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Hi Ya, Here is a reblog from the Farmers Nest. Click the above SOURCE button for her full tutorial. I am so going to find a carzillion jumpers/sweaters and make a carzillion cushions! Don’t ya just love clever people like the Farmers Nest folk!? Enjoy.
~ Sarah xxx

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PHOTO SOURCE

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How to make a tank top totes

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How clever is this idea? If you click HERE you will go directly to craftynest tutorial. They have all the instructions you will need to complete your project. Enjoy! ~ Sarah xxx

Supplies and toolse:
tank top
straight pins
water-erasable fabric marker
sewing machine and thread
fabric scissors
seam ripper
sewing gauge or ruler

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DIY – Make Your Own Notebooks

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What a great idea making your own notepads click this SOURCE to get to the clever Chica and Jo for their full tutorial. You can also recycle your old paper. Enjoy! ~ Sarah

I have recently discovered a special type of glue that you can use to make your own notepads. It’s called padding compound and it’s a simple adhesive that you apply to a stack of paper to turn it into a notepad.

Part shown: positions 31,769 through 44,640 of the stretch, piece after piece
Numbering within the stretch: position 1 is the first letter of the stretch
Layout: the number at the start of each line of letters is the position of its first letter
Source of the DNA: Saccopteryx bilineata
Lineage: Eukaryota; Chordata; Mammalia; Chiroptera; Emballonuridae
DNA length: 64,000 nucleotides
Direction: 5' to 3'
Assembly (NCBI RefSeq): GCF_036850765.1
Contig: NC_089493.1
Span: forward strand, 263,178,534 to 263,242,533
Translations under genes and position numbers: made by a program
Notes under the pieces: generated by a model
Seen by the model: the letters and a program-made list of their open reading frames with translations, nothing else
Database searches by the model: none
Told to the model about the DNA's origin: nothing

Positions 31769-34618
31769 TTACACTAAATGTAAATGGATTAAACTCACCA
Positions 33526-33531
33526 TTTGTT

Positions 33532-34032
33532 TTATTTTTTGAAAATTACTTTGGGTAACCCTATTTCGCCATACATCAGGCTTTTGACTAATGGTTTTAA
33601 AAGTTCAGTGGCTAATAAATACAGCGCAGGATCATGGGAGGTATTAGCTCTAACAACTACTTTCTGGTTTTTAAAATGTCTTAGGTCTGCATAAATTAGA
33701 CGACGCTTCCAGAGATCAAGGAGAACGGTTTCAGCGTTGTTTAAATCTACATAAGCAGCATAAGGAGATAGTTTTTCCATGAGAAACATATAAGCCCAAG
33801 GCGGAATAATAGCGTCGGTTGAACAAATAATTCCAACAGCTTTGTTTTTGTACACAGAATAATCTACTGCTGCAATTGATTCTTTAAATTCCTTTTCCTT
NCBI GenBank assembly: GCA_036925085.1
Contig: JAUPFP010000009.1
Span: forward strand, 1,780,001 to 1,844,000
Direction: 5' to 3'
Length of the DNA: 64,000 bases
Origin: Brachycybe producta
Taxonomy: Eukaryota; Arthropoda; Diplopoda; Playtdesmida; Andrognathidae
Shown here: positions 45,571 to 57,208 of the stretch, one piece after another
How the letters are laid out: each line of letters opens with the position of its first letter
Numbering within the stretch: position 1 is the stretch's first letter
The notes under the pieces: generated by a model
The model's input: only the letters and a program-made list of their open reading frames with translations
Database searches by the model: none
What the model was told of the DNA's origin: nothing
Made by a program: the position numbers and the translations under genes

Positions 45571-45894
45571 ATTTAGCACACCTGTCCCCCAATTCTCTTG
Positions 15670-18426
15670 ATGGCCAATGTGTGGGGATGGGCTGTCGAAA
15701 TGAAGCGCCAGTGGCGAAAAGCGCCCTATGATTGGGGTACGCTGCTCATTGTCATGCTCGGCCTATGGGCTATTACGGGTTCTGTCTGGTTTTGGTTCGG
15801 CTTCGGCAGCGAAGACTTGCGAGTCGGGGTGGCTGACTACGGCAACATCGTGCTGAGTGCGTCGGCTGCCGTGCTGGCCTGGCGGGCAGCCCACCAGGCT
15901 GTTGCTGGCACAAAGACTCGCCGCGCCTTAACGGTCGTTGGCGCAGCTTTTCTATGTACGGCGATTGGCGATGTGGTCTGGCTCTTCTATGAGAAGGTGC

We have had endless fun making custom, personalized notepads and doing various fun projects with it, and are still coming up with new ideas for more. It’s so easy to use, too! Here are the basics.

Instructions:
Take a stack of paper — any color, type, or size you want — and tap it on the table so that one side is as flat as it can be. If you want your notepad to have a sturdy back, add a piece of cardboard, cut to the same size, to the bottom of your stack. Secure the sheets together with a couple of binder clips. (You can also add a sheet of plain white paper on the top and bottom of the stack if you want to protect the notepad from glue drips, as we’ve done here.)